Archive for Monday, April 18, 2011

Kansas pays $500k-plus to defend ex-AG Kline, aides

April 18, 2011


Kansas taxpayers have picked up the tab for more than $500,000 in legal fees and expenses for former Attorney General Phill Kline and two of his aides, and with more hearings upcoming this summer, that bill is likely to go even higher.

Kline is accused of violating the state’s ethics code as an attorney while he was attorney general and Johnson County district attorney. The allegations stem from investigations Kline conducted into the Planned Parenthood clinic in Overland Park and George Tiller’s abortion clinic in Wichita.

The Topeka Capital-Journal reported Sunday that the stated paid $200,023 in legal fees and $20,291 in expenses to the Overland Park-based Holbrook and Osborn law firm, which defended Kline during an eight-day disciplinary hearing earlier this year.

The state also paid $178,285 in legal fees and $4,929 in expenses to Kansas City, Mo., law firm Graves, Bartle, Marcus and Garett for defending Kline earlier.

The total for Kline so far is $403,528. An additional $125,959 went to lawyers to defend Kline aides Eric Rucker and Steven Maxwell, both of whom received informal admonitions in the ethics case. Both worked for Kline while he was attorney general and district attorney.

No decision has been made on the ethics allegations against Kline.

Kline said he personally paid more than $200,000 so appeals could be filed in an abortion case while he was district attorney. He said the office didn’t have the resources to handle the appeals and the staff was bogged down with 8,400 cases a year.

During Kline’s eight-day hearing, the state Board of Discipline of Attorneys heard testimony about allegations including misconduct by Kline, mishandling of patient abortion records, infractions of trial publicity, conflict of interest, lack of candor toward a court and lack of truthfulness in statements to others.

Jeff Wagaman, spokesman for the Kansas attorney general’s office, said legal fees for state officials and employees who are defendants in lawsuits are paid by the state under the Kansas Tort Claims Act.

“Historically, the state of Kansas and its agencies were immune from liability for the wrongful conduct of their officers and employees in the absence of a statute imposing liability,” Wagaman said. “The KTCA replaced sovereign immunity with the general rule that the state would be liable for the wrongful conduct of its employees in the same manner as a private employer.”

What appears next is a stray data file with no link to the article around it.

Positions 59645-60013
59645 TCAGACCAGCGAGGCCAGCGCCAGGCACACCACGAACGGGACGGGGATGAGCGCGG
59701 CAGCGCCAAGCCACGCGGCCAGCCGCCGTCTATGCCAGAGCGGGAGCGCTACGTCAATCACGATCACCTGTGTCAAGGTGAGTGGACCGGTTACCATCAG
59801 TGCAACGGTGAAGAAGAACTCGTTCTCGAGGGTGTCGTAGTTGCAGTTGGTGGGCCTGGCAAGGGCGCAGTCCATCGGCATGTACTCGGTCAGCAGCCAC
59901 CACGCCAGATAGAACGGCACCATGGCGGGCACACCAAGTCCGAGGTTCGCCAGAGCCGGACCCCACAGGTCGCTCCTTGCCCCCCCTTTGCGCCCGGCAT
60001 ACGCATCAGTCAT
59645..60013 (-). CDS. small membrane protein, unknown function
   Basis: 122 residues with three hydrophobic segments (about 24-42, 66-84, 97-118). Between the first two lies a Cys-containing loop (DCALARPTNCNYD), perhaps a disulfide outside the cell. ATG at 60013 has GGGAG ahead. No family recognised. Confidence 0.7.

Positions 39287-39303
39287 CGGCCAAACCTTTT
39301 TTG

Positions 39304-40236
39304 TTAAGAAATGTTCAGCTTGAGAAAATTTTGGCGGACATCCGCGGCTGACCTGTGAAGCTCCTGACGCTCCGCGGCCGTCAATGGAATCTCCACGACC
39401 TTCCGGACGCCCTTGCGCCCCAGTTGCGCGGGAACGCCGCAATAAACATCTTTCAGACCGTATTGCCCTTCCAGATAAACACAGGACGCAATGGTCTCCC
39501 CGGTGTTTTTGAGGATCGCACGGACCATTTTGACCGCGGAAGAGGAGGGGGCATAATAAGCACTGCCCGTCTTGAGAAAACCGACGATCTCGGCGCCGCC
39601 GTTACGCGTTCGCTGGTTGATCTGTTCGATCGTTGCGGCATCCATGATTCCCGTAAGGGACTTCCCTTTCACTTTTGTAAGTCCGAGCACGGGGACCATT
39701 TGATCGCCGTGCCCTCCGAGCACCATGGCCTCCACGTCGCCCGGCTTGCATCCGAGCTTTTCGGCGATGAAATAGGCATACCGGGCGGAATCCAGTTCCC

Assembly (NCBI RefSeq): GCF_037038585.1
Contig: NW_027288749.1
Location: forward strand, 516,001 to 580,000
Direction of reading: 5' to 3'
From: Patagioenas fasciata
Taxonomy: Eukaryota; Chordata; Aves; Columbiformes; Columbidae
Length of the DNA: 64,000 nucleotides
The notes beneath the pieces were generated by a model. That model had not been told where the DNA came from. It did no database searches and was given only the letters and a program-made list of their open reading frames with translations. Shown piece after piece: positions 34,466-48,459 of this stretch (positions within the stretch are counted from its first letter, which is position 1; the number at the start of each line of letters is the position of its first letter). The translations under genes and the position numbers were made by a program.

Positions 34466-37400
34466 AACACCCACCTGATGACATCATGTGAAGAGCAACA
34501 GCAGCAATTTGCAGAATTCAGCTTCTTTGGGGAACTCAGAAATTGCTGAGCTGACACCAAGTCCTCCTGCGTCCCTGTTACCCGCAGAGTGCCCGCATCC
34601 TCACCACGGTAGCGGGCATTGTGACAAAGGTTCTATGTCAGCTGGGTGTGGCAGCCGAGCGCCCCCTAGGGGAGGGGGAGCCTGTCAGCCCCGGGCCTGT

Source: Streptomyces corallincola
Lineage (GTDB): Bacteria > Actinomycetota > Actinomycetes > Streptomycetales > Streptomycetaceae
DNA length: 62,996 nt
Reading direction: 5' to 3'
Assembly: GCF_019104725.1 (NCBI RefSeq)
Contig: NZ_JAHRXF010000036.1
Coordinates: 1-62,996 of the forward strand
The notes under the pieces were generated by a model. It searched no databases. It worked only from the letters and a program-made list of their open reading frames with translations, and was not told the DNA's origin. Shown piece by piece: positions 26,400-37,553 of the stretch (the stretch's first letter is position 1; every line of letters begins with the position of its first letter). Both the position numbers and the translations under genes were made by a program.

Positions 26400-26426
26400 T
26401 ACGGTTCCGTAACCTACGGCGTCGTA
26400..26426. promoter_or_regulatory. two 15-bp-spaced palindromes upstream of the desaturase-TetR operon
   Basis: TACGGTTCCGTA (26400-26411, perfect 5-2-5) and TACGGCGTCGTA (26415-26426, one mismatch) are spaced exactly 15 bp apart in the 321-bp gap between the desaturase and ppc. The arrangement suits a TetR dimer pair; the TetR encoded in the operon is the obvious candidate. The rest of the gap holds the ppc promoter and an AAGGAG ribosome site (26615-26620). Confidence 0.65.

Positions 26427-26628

According to state records examined by the newspaper, more than $2,500 was spent to fly Kline from his home in Virginia to Topeka, to house him in a Topeka hotel and to provide him with a rental vehicle.

More legal fees and expenses are still in the pipeline, so the state probably will be on the hook for more legal bills. Also, a four-day hearing scheduled to begin July 19 on a second count accusing Kline of misleading a Johnson County grand jury could push total state spending on his legal issues even higher.


Ray Parker 3 years ago

Audio recordings from conversations with 813 Planned Parenthood and the National Abortion Federation abortion mills have been released to the public for the first time. These tapes show that 91% of the mills gave advice and tips on how to cover up a pregnancy involving a person portraying a 13-year-old girl who became pregnant by a 22-year-old man.
All 50 states have laws that require healthcare workers to report to law enforcement agencies incidents involving statutory rape when they have reasonable suspicion of child sexual abuse. Many abortion mills routinely refused to comply with these laws. Some clinic workers would interrupt the girl as she was giving the ages of the involved parties. Others would tell the girl to lie about her age, address, phone number and other personal information. Among many others, a third way to avoid compliance was to tell the girl that too much information was given and then refer her to another abortion mill. In several instances, the girl was told to have her 22-year-old boyfriend come in and pick up birth control pills. The clinic workers showed no concern for the child's welfare, nor were they concerned that the child may be sexually abused by an adult, nor were they concerned that rape or incest and other abuses might well continue for what was left of the young girl's childhood. See audio tape page


tonytman 3 years ago

We the State (tax Payers) are paying to take him to court and We the (tax Payers) are paying for his defence does this seam wrong to enyone else. If you do your job wrong and are sued or takedn to court by the company you worked for. that company does not pay for your lawayer. at the end of this if he is found guilty all that would of happened is we the tax payer would of spent alot of money for nothing


Number_1_Grandma 3 years ago

If found guilty, Kline should be sued for this money as he didn't fulfill the responsibility of the job. Basically, defrauded the taxpayers of the state of Kansas. Which should be breach of contract and taxpayers don't owe his attorney fees then!


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